Engineers in the Center for Precision Engineering for Health (CPE4H) are focusing on innovations in diagnostics and delivery, cellular and tissue engineering, and the development of new devices that integrate novel materials with human tissues. Below is an excerpt from “Going Small to Win Big: Engineering Personalized Medicine,” featuring the research from the laboratory of Michael Mitchell, J. Peter and Geri Skirkanich Assistant Professor of Innovation in Bioengineering.
Solid tumors evade the immune system’s ability to attack them in part due to the tumors’ tough, fibrous biological barriers that circulating immune cells can’t cross. Researchers need to identify ways to deliver individualized treatments that can better target these tumors without causing damage to healthy tissues or affecting overall quality of life.
The Status Quo
Current cancer treatments typically involve surgery, radiation or chemo- therapy to eliminate solid tumors. These treatments are invasive and can cause numerous negative downstream effects. Newer treatments involve engineering a patient’s immune system to recognize and fight cancerous cells, but are so far only effective against certain “liquid” cancers, where the mutated cells circulate freely in the blood and bone marrow and are small enough to be picked off by the patient’s upgraded T cells. Additionally, existing methods can also require that the cell engineering take place in a lab rather than directly inside the body.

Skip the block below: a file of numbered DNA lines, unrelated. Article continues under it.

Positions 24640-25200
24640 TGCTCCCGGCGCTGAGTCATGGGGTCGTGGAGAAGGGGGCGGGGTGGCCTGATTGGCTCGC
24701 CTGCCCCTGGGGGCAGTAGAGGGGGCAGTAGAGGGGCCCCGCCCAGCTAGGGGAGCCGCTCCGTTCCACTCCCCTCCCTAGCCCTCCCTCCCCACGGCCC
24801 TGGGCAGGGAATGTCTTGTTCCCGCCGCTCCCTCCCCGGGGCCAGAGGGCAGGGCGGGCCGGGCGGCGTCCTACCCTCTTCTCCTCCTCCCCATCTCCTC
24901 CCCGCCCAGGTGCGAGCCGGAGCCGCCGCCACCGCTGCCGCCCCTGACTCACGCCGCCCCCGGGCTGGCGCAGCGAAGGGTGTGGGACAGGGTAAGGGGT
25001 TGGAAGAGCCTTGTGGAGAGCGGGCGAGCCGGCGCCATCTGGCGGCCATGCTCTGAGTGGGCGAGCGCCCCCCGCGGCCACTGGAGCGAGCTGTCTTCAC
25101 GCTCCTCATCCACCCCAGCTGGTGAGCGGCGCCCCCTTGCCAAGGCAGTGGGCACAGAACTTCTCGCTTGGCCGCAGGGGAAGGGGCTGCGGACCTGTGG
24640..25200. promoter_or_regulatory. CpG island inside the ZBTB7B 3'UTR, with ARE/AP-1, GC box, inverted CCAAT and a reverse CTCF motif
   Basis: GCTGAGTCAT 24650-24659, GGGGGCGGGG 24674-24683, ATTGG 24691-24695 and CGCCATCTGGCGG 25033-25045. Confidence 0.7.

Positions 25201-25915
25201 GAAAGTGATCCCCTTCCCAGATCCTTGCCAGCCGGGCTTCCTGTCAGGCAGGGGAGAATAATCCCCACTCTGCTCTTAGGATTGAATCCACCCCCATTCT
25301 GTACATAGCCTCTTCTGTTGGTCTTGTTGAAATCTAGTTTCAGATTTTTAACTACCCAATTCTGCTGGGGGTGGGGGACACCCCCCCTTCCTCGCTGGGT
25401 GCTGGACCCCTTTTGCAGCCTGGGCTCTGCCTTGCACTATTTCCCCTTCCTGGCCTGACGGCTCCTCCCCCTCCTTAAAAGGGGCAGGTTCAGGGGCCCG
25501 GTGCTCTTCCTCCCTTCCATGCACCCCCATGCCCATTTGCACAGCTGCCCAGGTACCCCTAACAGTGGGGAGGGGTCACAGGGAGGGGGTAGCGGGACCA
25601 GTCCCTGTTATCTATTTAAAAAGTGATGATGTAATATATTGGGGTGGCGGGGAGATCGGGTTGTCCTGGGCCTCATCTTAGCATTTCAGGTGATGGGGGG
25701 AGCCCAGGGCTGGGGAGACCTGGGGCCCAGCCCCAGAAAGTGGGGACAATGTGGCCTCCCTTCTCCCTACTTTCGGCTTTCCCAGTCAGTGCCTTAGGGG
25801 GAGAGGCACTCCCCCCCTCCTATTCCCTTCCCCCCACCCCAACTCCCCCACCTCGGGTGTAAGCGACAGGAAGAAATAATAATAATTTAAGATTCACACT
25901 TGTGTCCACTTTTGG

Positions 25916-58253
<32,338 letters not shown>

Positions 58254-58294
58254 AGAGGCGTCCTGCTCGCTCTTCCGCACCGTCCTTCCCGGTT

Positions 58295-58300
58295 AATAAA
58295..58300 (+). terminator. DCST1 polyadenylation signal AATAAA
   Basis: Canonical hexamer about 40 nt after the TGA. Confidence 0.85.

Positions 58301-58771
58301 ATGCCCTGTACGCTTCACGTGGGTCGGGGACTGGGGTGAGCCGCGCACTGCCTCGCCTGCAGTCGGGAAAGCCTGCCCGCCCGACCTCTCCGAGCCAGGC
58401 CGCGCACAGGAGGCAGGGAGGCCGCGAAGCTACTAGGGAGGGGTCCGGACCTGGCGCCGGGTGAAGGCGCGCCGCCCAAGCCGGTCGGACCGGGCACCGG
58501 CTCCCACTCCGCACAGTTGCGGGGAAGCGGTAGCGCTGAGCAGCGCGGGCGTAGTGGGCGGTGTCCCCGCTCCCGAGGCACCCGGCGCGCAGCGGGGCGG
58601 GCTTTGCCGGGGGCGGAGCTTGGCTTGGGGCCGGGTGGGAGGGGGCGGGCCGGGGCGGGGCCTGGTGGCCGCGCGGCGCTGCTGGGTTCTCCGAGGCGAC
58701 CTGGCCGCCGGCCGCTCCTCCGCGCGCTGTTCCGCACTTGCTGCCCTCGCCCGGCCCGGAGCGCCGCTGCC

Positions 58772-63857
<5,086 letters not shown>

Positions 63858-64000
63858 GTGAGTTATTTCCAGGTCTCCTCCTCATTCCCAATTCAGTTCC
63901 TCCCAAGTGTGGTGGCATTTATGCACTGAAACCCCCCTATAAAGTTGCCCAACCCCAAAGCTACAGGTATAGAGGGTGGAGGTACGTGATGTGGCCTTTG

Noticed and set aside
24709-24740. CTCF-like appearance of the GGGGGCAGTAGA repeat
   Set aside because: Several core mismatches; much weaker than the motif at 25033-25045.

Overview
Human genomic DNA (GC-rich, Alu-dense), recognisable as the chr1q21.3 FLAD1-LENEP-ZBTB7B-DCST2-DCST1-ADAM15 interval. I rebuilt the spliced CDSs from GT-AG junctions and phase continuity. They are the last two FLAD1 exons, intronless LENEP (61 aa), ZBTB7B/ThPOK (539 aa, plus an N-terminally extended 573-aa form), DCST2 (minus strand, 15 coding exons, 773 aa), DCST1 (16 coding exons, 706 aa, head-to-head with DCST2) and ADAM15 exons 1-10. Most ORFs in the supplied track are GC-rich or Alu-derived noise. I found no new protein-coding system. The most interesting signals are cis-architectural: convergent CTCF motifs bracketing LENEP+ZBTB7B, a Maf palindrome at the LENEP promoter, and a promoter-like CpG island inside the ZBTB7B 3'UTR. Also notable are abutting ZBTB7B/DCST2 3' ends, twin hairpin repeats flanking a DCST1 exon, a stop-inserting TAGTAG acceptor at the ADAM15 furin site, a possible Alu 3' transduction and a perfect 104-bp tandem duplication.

The Mitchell Lab’s Fix
Members of the lab of Michael Mitchell, J. Peter and Geri Skirkanich Assistant Professor of Innovation in Bioengineering, are looking to utilize nanoparticle delivery technology developed by their lab to engineer a different type of immune cell, the macrophage, in order to fight solid- tumor cancers from the inside.
The Mitchell lab is using lipid nanoparticles (LNPs) to carry mRNA and DNA sequences inside of macrophages, a type of immune cell that can consume tumor cells if engineered correctly. In theory, a patient would receive an injection carrying the LNP payload, and the macrophages, whose name literally means “big eaters,” would take up the genetic sequence, alter their function and be able to recognize a patient’s own unique tumor cells in the body.
Because of the way macrophages operate, they could cross the tumor’s biological barrier and attack the cells, destroying the tumor from the inside. An added benefit of the Mitchell Lab’s technology is that the destroyed tumor cells would then also allow other immune cells to present their antigens to circulating T cells, which could then learn to fight those same cancer cells in the future.
“One of the longstanding challenges that we face in the context of cancer and immunotherapies is that every tumor has unique antigens that are specific to patients,” says Mitchell. “This is why we’ve had a lot of trouble developing targeted therapies. Personalizing an approach by harnessing an individual’s immune system gives each patient a greater chance of a positive outcome.”